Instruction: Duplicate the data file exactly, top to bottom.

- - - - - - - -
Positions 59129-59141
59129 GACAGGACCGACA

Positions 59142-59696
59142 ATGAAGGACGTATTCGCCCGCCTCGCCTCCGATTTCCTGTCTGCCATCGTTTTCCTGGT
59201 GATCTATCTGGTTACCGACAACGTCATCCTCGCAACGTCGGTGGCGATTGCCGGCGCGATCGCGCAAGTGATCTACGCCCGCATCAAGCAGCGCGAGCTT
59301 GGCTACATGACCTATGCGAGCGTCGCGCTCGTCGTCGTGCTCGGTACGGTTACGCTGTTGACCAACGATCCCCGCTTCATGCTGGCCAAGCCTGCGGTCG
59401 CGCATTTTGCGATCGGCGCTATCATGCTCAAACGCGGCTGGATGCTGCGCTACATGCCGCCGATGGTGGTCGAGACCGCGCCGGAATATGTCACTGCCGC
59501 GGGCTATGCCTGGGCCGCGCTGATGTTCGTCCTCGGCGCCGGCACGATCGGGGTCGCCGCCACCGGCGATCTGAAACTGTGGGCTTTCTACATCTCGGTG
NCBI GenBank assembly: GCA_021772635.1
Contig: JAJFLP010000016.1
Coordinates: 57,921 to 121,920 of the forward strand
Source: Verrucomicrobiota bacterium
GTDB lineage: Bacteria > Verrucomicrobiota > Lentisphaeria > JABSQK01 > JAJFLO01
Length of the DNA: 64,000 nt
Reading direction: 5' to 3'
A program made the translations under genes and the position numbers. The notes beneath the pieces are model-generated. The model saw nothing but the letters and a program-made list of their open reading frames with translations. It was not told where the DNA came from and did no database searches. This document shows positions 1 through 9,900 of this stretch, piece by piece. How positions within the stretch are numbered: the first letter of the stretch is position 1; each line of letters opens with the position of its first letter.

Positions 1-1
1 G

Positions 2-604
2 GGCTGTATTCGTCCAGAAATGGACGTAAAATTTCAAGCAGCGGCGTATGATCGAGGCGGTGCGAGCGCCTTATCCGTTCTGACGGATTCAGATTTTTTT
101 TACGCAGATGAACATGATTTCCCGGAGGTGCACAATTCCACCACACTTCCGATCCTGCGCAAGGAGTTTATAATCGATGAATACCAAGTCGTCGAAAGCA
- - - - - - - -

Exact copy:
Positions 59129-59141
59129 GACAGGACCGACA

Positions 59142-59696
59142 ATGAAGGACGTATTCGCCCGCCTCGCCTCCGATTTCCTGTCTGCCATCGTTTTCCTGGT
59201 GATCTATCTGGTTACCGACAACGTCATCCTCGCAACGTCGGTGGCGATTGCCGGCGCGATCGCGCAAGTGATCTACGCCCGCATCAAGCAGCGCGAGCTT
59301 GGCTACATGACCTATGCGAGCGTCGCGCTCGTCGTCGTGCTCGGTACGGTTACGCTGTTGACCAACGATCCCCGCTTCATGCTGGCCAAGCCTGCGGTCG
59401 CGCATTTTGCGATCGGCGCTATCATGCTCAAACGCGGCTGGATGCTGCGCTACATGCCGCCGATGGTGGTCGAGACCGCGCCGGAATATGTCACTGCCGC
59501 GGGCTATGCCTGGGCCGCGCTGATGTTCGTCCTCGGCGCCGGCACGATCGGGGTCGCCGCCACCGGCGATCTGAAACTGTGGGCTTTCTACATCTCGGTG
NCBI GenBank assembly: GCA_021772635.1
Contig: JAJFLP010000016.1
Coordinates: 57,921 to 121,920 of the forward strand
Source: Verrucomicrobiota bacterium
GTDB lineage: Bacteria > Verrucomicrobiota > Lentisphaeria > JABSQK01 > JAJFLO01
Length of the DNA: 64,000 nt
Reading direction: 5' to 3'
A program made the translations under genes and the position numbers. The notes beneath the pieces are model-generated. The model saw nothing but the letters and a program-made list of their open reading frames with translations. It was not told where the DNA came from and did no database searches. This document shows positions 1 through 9,900 of this stretch, piece by piece. How positions within the stretch are numbered: the first letter of the stretch is position 1; each line of letters opens with the position of its first letter.

Positions 1-1
1 G

Positions 2-604
2 GGCTGTATTCGTCCAGAAATGGACGTAAAATTTCAAGCAGCGGCGTATGATCGAGGCGGTGCGAGCGCCTTATCCGTTCTGACGGATTCAGATTTTTTT
101 TACGCAGATGAACATGATTTCCCGGAGGTGCACAATTCCACCACACTTCCGATCCTGCGCAAGGAGTTTATAATCGATGAATACCAAGTCGTCGAAAGCA